*** Winner selected! Congratulations to Gary in Dallas, OR *** “I find a list of pros and cons about me. Pro: Great sex. A good person. Con: Needy, both emotionally and financially.” * 52 Men is a thinly veiled memoir by Louise Wareham Leonard, written in tiny, flash pieces. Each of the 52 snippets features a guy with whom the narrator had a relationship — some affairs brief, some longer, some intimate, some cruel. The 52 men glimpsed through this book all are so unique — there’s one guy that sounds curiously like Jonathan Franzen, another who jousts with the narrator so she’ll remember him, several who die young…. The book’s like an ode to ex lovers but also an ode to the fragmentary memories of them. After the flash pieces, this book ends with a longer short story about a girl who has a sexual relationship with her older step brother — at first as a young teen who’s being molested by him, later as a woman, consensually. This story goes to all the uncomfortable, murky, in-between places around consent, desire, history, and power and is sure to make you think and feel intensely for a long time after […]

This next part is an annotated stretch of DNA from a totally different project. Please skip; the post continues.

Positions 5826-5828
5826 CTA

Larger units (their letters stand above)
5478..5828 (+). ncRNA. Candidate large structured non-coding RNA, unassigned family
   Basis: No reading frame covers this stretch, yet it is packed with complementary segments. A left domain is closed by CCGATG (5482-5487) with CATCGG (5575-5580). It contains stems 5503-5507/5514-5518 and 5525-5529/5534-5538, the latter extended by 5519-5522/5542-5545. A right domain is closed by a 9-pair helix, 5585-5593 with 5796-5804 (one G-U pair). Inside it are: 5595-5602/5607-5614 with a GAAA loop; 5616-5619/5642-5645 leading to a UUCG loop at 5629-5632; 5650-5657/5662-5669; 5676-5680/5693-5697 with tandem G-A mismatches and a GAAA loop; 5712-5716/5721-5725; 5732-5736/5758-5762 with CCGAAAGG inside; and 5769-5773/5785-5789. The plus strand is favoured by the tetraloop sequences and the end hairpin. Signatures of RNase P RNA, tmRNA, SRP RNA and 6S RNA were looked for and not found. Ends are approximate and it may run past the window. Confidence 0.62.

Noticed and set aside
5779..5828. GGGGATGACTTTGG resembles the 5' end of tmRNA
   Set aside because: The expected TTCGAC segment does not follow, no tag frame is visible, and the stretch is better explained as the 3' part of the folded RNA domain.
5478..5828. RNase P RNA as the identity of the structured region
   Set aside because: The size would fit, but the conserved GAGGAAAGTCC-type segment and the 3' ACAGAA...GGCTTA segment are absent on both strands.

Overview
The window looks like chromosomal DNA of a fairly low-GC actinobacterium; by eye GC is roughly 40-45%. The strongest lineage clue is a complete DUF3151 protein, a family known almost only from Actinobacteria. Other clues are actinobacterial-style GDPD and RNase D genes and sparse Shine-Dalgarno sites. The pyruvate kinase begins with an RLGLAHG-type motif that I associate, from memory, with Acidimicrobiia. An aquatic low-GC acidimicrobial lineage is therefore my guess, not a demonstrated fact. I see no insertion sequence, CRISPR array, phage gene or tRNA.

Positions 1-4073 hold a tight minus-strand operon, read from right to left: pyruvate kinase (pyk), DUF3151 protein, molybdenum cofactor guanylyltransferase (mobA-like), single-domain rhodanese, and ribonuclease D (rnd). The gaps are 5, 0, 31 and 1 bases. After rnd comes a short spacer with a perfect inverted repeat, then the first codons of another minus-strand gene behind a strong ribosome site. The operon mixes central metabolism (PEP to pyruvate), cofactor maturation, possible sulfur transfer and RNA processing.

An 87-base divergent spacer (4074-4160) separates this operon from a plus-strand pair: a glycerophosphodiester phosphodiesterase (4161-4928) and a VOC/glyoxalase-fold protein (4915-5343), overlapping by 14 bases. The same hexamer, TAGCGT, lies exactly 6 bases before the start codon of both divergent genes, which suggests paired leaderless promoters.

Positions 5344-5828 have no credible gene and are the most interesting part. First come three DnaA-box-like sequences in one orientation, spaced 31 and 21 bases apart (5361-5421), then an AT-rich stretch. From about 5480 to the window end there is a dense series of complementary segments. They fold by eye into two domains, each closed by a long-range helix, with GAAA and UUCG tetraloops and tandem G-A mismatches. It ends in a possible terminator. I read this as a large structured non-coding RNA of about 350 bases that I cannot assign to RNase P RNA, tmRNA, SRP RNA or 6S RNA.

*** Winner selected! Congratulations to Daniel in Murray, KY *** What’s it like growing up white — with an adopted black brother — in 1980s rural Indiana? Tough — and much, much tougher if the two of you are not only taunted by racist peers at school but abused and neglected by your religious, punitive parents at home. In her searing memoir Jesus Land, Julia Sheeres tells the story of her and her brother David in painful and riveting detail. The kids try to fend for themselves while caring for each other in an increasingly turbulent environment — enduring physical and sexual abuse — until they’re sent to a religious reform school in the Dominican Republic. There, the siblings are disciplined with draconian rules that shame and isolate and silence students, subjugating them into obedience. Raised by religious parents myself, reading Jesus Land was a cathartic experience for me. It’s a fascinating and disturbingly close look at key social issues that still plague us today: racism, sexual assault, and child abuse carried out in the name of god, both in the quiet secrecy of family homes and the formalized settings of religious institutions. Get a copy of Jesus Land now, […]